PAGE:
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Answered
Hi All! Question Around Resource Management Using

Hi all! Question around resource management using HyperParameterOptimizer , more specifically GPU management.
Say I’m running an optimisation task on a machine that has 4 GPUs. Each time a new task is cloned, they started running the code on the default GPU. GPU memory is sufficient for running one task. However, if there’s 4 concurrent jobs running on the default GPU, they end up running into CUDA out-of-memory error.
Is there a way to manage each task within the optimizer so that they occupy the remaining free GPUs rather than running on the same one?

  
  
Posted one year ago
Votes Newest

Answers 8


AgitatedDove14 Since the agents are running on the server and set-up by k8s, more than 1 agent can run on the same GPU. So far I’ve tried running up to 4 concurrent tasks. This means if they all get cloned to use the same GPU, max agent would be 4.

  
  
Posted one year ago

DefeatedMoth52 how many agents do you have running on the same GPU ?

  
  
Posted one year ago

Containers (and Pods) do not share GPUs. There's no overcommitting of GPUs.Actually I am as well, this is Kubernets doing the resource scheduling and actually Kubernetes decided it is okay to run two pods on the Same GPU, which is cool, but I was not aware Nvidia already added this feature (I know it was in beta for a long time)
https://developer.nvidia.com/blog/improving-gpu-utilization-in-kubernetes/
I also see thety added dynamic slicing and Memory Proteciton:
Notice you can control the number of pods per GPU

This mechanism for enabling “time-sharing” of GPUs in Kubernetes allows a system administrator to define a set of “replicas” for a GPU, each of which can be handed out independently to a pod to run workloads on. Unlike MIG, there is no memory or fault-isolation between replicas, but for some workloads this is better than not being able to share at all. Internally, GPU time-slicing is used to multiplex workloads from replicas of the same underlying GPU.

https://docs.nvidia.com/datacenter/cloud-native/gpu-operator/gpu-sharing.html#introduction
https://github.com/NVIDIA/k8s-device-plugin#shared-access-to-gpus-with-cuda-time-slicing
Lastly are you using MIG enabled devices? If so you can limit the memory per shared Pod:
https://github.com/NVIDIA/k8s-device-plugin/blob/e2b4ff39b5b4cebe702c8aa102b914b03f6eb81d/README.md#configuration-option-details

Back to the original remark SarcasticSquirrel56 limiting the Pod allocation can also be done via the general k8s "memory limit" requirement, which will take place on top of the GPU plugin, so essentially let's say we have a node with 100GB RAM we can have a pod limit of 25GB, which means no more than 4 pods will be running on the same node.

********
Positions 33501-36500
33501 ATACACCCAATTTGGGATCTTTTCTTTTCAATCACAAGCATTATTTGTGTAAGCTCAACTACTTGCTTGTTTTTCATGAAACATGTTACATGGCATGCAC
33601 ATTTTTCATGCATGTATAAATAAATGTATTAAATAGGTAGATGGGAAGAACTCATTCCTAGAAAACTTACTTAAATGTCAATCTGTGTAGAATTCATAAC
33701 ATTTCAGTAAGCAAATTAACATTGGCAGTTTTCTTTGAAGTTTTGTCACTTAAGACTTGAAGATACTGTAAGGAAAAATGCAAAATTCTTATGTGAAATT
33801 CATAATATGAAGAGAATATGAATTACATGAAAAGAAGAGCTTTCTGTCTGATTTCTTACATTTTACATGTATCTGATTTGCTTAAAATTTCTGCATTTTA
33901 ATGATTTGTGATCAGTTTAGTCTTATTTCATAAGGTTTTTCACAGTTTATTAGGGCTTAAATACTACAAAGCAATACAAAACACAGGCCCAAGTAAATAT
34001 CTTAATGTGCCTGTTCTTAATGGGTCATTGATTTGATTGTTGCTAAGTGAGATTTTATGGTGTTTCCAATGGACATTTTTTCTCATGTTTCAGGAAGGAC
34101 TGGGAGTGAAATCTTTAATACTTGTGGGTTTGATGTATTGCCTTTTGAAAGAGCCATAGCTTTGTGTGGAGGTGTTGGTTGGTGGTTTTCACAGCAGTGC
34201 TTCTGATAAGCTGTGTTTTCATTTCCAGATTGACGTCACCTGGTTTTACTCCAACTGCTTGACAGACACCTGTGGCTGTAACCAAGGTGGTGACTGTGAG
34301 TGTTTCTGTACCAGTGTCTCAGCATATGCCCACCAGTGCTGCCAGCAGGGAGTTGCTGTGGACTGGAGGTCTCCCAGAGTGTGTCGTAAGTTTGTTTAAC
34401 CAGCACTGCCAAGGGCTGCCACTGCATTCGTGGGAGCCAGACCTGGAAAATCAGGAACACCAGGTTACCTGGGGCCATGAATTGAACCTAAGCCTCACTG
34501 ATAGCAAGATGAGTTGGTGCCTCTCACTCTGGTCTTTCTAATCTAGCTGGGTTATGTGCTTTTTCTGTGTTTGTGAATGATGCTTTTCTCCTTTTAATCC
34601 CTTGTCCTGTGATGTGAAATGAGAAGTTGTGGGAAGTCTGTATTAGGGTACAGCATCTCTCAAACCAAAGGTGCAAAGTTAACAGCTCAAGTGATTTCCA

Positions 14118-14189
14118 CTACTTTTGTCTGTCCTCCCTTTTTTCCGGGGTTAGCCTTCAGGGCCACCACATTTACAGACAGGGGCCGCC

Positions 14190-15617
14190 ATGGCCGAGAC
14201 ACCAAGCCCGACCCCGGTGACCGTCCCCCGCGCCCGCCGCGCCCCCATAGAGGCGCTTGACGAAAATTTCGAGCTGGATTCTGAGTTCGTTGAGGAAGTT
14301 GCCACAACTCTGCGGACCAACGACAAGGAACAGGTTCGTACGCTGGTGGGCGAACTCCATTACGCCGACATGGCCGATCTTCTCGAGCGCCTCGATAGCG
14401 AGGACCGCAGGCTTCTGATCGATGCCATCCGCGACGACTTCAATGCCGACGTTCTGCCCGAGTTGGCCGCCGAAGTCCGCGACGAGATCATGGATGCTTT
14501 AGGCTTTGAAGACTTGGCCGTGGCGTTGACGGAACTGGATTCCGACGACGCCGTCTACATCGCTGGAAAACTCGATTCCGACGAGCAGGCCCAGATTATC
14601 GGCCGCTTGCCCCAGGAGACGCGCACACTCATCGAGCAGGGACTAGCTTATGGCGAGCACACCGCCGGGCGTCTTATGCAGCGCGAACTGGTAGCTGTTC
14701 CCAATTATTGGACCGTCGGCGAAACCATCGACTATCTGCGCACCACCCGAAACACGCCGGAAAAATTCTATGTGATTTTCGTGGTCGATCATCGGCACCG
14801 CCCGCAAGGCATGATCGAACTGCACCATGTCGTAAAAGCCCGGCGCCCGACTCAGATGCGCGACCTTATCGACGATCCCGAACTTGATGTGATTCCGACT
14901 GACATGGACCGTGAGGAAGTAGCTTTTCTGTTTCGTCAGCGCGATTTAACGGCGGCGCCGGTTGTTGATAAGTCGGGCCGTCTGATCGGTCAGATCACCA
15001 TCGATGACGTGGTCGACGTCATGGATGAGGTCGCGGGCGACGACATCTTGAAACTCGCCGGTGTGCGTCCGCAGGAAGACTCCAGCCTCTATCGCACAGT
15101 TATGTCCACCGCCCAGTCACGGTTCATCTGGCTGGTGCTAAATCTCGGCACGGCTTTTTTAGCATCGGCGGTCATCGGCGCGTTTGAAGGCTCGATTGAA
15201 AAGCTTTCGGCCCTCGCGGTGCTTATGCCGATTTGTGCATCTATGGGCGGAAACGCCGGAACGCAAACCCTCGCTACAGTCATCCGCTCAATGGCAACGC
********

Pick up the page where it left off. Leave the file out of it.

Does that make sense ?

  
  
Posted one year ago

Hi Martin, thanks for the explanation! I work with Maggie and help with the ClearML setup.

Just to be sure, currently, the PodTemplate contains:

resources: limits: nvidia.com/gpu: 1
you are suggesting to add also, something like:
requests: memory: "100Mi" limits: memory: "200Mi"is that correct?

On a related note, I am a bit puzzled by the fact that all the 4 GPUs are visible.
In the https://kubernetes.io/docs/tasks/manage-gpus/scheduling-gpus/ , it says:
Containers (and Pods) do not share GPUs. There's no overcommitting of GPUs.so I am surprised that this situation happens.

  
  
Posted one year ago

Thanks Martin!

  
  
Posted one year ago

We actually plan to create different queues for different types of workloads, we are a bit seeing what the actual usage is to define what type of workloads make sense for us.

That sounds like a great path to take, it will make it very clear fro users on what they will be getting and why they should use specific queue.

As for the memory, yes the reasoning is clear, the main thing we'll have to see is hot define the limits, because we have nodes with quite different resources available, and this might get tricky, but I'll try and let's see what happens

Not sure if it helps, but I think this resource limitation (or book-keeping if you will) is one of the advanced feature of the enterprise version, But I would probably start with something simple just to get going before jumping to it.

  
  
Posted one year ago

Hi Martin, I admit I don't know about MIG I'll have to ask some of our engineers.

As for the memory, yes the reasoning is clear, the main thing we'll have to see is hot define the limits, because we have nodes with quite different resources available, and this might get tricky, but I'll try and let's see what happens 🙂

We actually plan to create different queues for different types of workloads, we are a bit seeing what the actual usage is to define what type of workloads make sense for us.

  
  
Posted one year ago

Oh that makes sense, This depends on how you setup the clearml k8s glue, (becuase the resource allocation is done by k8s) a good hack to limit the number of containers per GPU is to set a RAM limitation per pod, then k8s will know to limit the number of pods on the same GPU machine,
wdty?

  
  
Posted one year ago